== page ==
The continued growth of China's defense budget and the technological advancements of its People's Liberation Army (PLA) have alarmed many of America's allies in the western Pacific, prompting them to invest in expanding their own military capabilities.
Since 1998, various allies have inquired about purchasing the F-22. Japan has been the most vocal, persistently lobbying the U.S. government for the opportunity to acquire the aircraft to replace its aging fleet of F-4 Phantoms. A major air combat capability review conducted by the Australian Department of Defence in 2008 also analyzed the benefits of purchasing the F-22. Although Australia's 2009 Defence White Paper proposed buying 100 F-35 Joint Strike Fighters, many analysts believe Australia would be interested in taking advantage of the joint air dominance capabilities provided by the tandem operation of the F-22 and F-35 aircraft if the F-22 were available for export. South Korea and Israel have also shown interest in the Raptor.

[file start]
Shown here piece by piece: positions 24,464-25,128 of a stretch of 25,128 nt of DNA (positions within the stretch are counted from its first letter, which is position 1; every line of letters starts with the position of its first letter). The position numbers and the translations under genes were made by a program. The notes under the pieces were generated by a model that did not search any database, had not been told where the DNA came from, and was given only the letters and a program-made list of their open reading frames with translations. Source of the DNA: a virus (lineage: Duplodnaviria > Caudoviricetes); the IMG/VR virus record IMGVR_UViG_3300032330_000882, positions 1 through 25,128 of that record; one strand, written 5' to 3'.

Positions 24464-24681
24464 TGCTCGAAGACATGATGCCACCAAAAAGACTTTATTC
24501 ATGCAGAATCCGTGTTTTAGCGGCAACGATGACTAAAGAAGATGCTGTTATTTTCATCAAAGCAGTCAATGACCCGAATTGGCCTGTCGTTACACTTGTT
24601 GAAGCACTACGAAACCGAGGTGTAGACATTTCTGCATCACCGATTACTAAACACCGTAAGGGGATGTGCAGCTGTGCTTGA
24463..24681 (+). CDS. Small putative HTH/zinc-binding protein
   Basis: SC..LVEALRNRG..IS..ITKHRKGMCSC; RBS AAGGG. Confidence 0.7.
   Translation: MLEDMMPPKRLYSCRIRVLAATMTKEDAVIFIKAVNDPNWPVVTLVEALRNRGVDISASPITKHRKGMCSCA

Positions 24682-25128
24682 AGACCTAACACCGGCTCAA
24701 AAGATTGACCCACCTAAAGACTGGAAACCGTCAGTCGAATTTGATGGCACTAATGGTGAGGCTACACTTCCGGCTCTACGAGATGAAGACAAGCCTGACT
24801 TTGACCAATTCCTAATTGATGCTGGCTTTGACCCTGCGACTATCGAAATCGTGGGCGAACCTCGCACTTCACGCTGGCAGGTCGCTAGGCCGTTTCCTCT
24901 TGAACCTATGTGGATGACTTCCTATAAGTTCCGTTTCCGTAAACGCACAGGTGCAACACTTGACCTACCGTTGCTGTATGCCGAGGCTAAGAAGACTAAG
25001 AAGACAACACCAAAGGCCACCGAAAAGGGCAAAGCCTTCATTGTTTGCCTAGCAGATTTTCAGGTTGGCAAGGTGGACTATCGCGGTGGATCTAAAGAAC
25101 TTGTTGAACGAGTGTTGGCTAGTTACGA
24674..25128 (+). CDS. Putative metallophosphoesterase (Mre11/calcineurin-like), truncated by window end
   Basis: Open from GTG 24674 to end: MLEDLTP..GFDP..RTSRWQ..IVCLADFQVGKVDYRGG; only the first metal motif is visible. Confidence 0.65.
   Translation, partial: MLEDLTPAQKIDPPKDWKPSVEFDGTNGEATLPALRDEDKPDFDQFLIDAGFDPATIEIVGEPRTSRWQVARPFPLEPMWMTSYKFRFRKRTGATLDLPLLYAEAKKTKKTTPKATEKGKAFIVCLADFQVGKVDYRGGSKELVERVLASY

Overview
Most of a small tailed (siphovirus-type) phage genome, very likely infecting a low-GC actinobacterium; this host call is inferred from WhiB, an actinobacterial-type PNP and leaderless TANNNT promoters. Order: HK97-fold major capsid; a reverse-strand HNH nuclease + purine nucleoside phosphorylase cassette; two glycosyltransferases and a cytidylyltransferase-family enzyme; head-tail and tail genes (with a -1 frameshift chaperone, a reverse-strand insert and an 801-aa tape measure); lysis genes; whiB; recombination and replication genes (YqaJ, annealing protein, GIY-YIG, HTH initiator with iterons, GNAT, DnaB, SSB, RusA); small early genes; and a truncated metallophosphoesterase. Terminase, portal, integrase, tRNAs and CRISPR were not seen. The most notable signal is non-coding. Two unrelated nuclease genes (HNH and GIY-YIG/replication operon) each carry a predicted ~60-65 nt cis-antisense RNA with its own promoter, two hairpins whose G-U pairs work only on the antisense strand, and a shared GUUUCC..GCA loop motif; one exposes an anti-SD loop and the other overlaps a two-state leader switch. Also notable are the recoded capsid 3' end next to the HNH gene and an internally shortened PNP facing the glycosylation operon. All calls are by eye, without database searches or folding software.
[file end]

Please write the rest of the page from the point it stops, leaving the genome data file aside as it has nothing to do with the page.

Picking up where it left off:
With the F-22 line set to permanently close down in December 2011 if Congress does not purchase additional aircraft, the window for developing a variant of the F-22 that may be sold to allies in the Pacific, including possibly South Korea, is rapidly closing. A modified F-22 would provide these countries with the most advanced fighter on the market and help reinforce America's hedging strategy in the region by increasing interoperability with U.S. military forces. Foreign sales of the F-22 would also reduce the unit cost of the aircraft, potentially paving the way for the procurement of additional F-2As to help fulfill the Air Force's military requirement of 243 aircraft.
The original concerns that prompted Congress to prevent the export of the F-22--the need for America to retain its fighter aircraft technological edge--no longer outweigh the two pressing demands: increasing the air superiority capability of America's Asian allies and retaining a national option to keep the production line open should Congress authorize production of more F-22s in the future.